If ever there were a Cinderella of tech, Sophia Amoruso might be it. In 2006, she was a 22-year-old community college dropout in California, living in her step-aunt's cottage, working at an art school checking student IDs for $13 an hour. Then she started a side project, Nasty Gal, an eBay page that sold vintage women's clothing.
Last year, Nasty Gal sold nearly $100 million of clothing and accessories — profitably.
Amoruso has amassed a cult following of 20-something women. Nasty Gal has half a million followers on Facebook and 600,000 on Instagram. But it is not well known beyond that base.
"People say, 'Nasty Gal? What's that?' " Amoruso, now 28, said in an interview at her headquarters in Los Angeles. "I tell them, 'It's the fastest-growing retailer in the country.' "
In 2006, she started an eBay page to sell some vintage designer items she found at Goodwill. She bought a Chanel jacket at a Salvation Army store for $8 and sold it for $1,000. She found Yves Saint Laurent clothing online on the cheap by Googling misspellings of the designer's name, reasoning that anyone who didn't know how to spell it probably didn't realize his value. She named the eBay page "Nasty Gal" after the 1975 album by the funk singer Betty Davis.
Amoruso's look and attitude resonated with the type of young, body-confident women who would not be caught dead in Tory Burch. Soon, her finds ignited bidding wars among shoppers from Australia to Britain.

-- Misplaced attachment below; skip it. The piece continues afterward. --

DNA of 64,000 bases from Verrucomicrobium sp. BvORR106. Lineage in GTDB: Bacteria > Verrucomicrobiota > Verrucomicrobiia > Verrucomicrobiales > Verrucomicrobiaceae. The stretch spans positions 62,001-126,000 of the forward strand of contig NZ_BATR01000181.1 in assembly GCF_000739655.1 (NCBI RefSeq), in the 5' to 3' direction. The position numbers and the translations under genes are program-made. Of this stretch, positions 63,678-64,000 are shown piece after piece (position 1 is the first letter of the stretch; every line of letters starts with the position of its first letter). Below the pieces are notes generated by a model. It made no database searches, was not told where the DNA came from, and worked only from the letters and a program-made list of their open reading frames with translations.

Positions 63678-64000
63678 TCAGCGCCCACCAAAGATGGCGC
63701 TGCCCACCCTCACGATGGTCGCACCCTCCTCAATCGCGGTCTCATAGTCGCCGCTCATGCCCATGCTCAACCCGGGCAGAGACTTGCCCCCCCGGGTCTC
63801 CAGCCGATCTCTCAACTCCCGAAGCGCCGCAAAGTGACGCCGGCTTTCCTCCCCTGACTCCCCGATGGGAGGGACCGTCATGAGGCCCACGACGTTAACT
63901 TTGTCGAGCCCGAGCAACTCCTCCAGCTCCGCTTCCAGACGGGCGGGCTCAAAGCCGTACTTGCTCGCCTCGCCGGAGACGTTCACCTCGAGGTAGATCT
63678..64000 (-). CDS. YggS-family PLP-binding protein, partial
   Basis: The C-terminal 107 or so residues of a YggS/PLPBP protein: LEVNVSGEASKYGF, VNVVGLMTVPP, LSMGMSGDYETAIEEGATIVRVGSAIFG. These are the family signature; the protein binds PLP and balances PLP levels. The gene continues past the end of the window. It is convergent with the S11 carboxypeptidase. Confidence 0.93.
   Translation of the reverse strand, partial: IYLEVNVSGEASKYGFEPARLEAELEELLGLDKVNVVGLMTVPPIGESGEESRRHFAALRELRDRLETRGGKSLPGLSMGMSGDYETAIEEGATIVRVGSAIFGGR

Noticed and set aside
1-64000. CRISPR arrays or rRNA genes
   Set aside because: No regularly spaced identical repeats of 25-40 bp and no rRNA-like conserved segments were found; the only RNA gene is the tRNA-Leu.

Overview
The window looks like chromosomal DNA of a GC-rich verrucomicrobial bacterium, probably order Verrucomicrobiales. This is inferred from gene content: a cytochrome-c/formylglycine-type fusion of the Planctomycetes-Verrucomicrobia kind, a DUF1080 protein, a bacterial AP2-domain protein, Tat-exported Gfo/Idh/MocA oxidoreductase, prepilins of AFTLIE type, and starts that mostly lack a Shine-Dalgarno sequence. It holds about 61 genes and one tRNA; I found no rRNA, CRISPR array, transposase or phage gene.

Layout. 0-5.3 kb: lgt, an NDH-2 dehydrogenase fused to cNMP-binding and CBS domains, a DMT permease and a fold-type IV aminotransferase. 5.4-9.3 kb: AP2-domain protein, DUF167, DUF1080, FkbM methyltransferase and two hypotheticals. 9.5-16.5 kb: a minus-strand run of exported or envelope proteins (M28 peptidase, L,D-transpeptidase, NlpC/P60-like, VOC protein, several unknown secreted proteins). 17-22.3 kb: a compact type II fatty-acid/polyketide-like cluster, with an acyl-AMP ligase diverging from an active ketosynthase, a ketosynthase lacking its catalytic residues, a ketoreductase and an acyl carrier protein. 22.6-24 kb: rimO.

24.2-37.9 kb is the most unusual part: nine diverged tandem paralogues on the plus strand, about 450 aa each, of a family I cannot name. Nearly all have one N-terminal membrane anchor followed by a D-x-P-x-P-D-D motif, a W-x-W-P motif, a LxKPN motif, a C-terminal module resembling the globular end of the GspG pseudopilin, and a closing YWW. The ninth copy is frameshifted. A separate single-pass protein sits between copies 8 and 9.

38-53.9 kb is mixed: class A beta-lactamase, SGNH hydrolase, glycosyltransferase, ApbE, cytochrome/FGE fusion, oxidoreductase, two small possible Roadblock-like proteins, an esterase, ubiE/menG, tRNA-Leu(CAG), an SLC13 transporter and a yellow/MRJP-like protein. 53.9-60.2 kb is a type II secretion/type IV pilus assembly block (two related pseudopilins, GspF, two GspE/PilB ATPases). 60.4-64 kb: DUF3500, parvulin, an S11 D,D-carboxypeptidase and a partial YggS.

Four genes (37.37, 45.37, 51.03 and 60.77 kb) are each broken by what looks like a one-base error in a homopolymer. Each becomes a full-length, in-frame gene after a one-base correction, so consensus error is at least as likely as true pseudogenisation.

Amoruso soon outgrew eBay, which she said was a terrible platform to start a business. Competitors started flagging Nasty Gal for breaking the site's rules by, for example, linking to Amoruso's Myspace page. Fed up, she decided it was time to start ShopNastyGal.com. (At the time, NastyGal.com belonged to a porn site. Nasty Gal now owns the domain.)
She eventually abandoned Myspace for Facebook, where she tantalized fans with coming inventory, from cheap shrunken motorcycle jackets to high-end vintage Versace clothing.
Amoruso knew Nasty Gal couldn't grow by selling one-off vintage items forever; customers were asking why she didn't have more sizes. So she began to experiment with buying vintage-inspired clothes from established vendors, but higher-end brands weren't thrilled at the idea of having their product sold by a brand called Nasty Gal.
Sam Edelman, the shoe brand, initially gave Amoruso the cold shoulder in a meeting. She charged back an hour later, showed them Nasty Gal's website on her iPhone and promised to deliver the brand some street cred. Sam Edelman acquiesced. That opened the door for a deal with Jeffrey Campbell, another shoemaker.
Some fashion industry analysts say Nasty Gal's success will be difficult to sustain.
Amoruso is hardly ignorant of that possibility. "I'm not willing to rest on my laurels," she said. "It's only going to get harder to keep building from here."